Resistor inductance

 
Resistor inductance

What is resistor inductance? Inductance is an electrical property of conductors by which an electrical current passing through the conductor induces an electromotive force in the conductor itself (self-inductance) and other conductors nearby. Since resistors are made of conductive materials, they, too, exhibit inductance as an unwanted, parasitic effect. This effect is especially noticeable if the resistor is made out of wire formed into a coil shape. Depending on the application, resistor inductance might be easily disregarded, especially in DC circuits. However, parasitic resistor inductance can be a significant factor in high-frequency AC applications. The reason for this is that the impedance of a resistor rises with the applied voltage frequency due to the increase in its reactance. Inductors and resistors Electrical loads can be divided into two types: real (or resistive) loads and reactive loads. Real loads are used to convert electrical power into heat. An ideal resistor is a purely resistive load, which means that all the electrical power applied to the resistor is dissipated as heat. On the other hand, reactive loads convert electrical power into a magnetic or electric field and temporarily store it before returning it to the rest of the circuit. Reactive loads can be inductive or capacitive. Inductive load store energy in the form of a magnetic field, while capacitive loads store energy in the form of an electric field. The main difference between ideal resistors and ideal inductors is therefore that resistors dissipate electrical power as heat, while inductors turn electrical power into a magnetic field. Ideal resistors have zero reactance and as a result zero inductance. Unfortunately, electrical devices are not ideal in practice and even the simplest resistors have a slight parasitic inductive reactance. Parasitic inductance Resistors are used when a purely resistive load is required, so inductance is often [… read more]

Resistor properties

 

The function of resistors is to oppose the flow of electric current in a circuit. Therefore their primary parameter is the resistance value. The manufacturing tolerance must be adequately chosen for each specific application. The ultimate resistance value may deviate from the specification because of many reasons. One is the temperature coefficient of resistance, or TCR, which is often specified for precision applications. Stability defines the long term variations of the resistance. After a long duration of electric load, the resistance value will not return to its original value. Electric noise appears in every resistor, and is for low-noise amplifying applications of importance. For high frequency applications, the inductance and capacitance properties play a role. Next to the characteristics related to resistance value, the maximum power and voltage can be specified. The maximum power rating is mainly for power electronics important, while resistors in electronic circuit boards mostly never reach the maximum power rating. For high voltage circuits, the maximum rated voltage must be taken into account. The quality of a resistor in terms of durability and reliability is for some applications more important than for others. An overview of the most common resistor properties and characteristics to describe a resistor are detailed below. Low Temperature Coefficient of Resistance (TCR) The TCR is dependent on the resistive material and the resistor construction. The temperature dependence of electrical resistivity is determined by the material: Number of phonons Coefficient of expansion from the material Power rating The power rating indicates the maximum dissipation that the component is capable of. The rated dissipation is normally specified at room temperature and decreases at higher temperatures. This is called derating. Typically from 70°C derating is specified. Above this temperature, it can only utilize a reduced power level. This is illustrated by a derating curve. The [… read more]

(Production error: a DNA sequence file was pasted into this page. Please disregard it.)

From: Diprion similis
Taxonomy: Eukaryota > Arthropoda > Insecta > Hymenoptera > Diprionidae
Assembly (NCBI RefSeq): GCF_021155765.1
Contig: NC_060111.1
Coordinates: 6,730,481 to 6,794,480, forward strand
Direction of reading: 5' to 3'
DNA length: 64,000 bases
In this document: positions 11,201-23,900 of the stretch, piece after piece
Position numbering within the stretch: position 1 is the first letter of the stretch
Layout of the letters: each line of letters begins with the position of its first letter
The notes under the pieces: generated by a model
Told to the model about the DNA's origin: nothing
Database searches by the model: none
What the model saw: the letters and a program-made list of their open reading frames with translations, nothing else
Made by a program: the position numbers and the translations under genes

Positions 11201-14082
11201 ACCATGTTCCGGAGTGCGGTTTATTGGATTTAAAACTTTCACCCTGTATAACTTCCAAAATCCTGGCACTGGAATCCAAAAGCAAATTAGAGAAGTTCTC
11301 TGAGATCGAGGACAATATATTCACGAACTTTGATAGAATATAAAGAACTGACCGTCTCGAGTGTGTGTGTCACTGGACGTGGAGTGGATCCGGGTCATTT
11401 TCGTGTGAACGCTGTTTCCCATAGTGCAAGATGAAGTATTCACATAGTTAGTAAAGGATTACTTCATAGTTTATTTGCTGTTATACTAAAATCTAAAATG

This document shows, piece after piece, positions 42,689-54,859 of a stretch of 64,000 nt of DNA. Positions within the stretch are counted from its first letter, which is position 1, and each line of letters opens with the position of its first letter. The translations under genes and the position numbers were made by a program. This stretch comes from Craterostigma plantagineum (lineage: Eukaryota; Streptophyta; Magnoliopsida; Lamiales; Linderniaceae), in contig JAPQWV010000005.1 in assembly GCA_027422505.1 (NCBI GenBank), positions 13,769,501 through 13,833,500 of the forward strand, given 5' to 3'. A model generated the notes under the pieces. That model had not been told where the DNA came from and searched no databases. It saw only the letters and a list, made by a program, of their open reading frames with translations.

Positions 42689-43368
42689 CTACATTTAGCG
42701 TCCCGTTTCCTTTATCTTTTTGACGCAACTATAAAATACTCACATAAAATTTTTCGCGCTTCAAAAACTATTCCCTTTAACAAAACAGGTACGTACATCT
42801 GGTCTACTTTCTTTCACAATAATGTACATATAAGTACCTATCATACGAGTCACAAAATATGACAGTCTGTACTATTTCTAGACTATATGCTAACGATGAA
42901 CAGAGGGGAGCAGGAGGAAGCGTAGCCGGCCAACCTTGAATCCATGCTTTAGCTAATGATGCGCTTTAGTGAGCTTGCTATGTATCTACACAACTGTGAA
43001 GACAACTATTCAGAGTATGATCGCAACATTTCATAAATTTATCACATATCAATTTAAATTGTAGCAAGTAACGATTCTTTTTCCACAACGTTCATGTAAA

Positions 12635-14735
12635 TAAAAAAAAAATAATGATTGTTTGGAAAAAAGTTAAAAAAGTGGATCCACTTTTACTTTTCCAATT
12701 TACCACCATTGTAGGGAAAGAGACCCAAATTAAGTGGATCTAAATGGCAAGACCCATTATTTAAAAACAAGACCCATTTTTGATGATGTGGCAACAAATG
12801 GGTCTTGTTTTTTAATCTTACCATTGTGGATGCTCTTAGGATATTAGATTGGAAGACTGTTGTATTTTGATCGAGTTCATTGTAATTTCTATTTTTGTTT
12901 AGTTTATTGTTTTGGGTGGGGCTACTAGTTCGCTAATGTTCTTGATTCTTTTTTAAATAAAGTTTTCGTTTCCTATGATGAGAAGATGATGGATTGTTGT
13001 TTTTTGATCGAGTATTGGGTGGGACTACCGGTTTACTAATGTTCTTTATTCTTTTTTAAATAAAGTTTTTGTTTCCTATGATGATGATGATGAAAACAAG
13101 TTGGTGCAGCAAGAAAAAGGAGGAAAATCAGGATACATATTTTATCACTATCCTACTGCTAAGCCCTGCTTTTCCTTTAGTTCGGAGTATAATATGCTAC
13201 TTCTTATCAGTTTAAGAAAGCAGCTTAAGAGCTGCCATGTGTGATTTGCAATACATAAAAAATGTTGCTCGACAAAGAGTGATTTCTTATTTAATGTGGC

Temperature Coefficient of Resistance

 
Temperature Coefficient of Resistance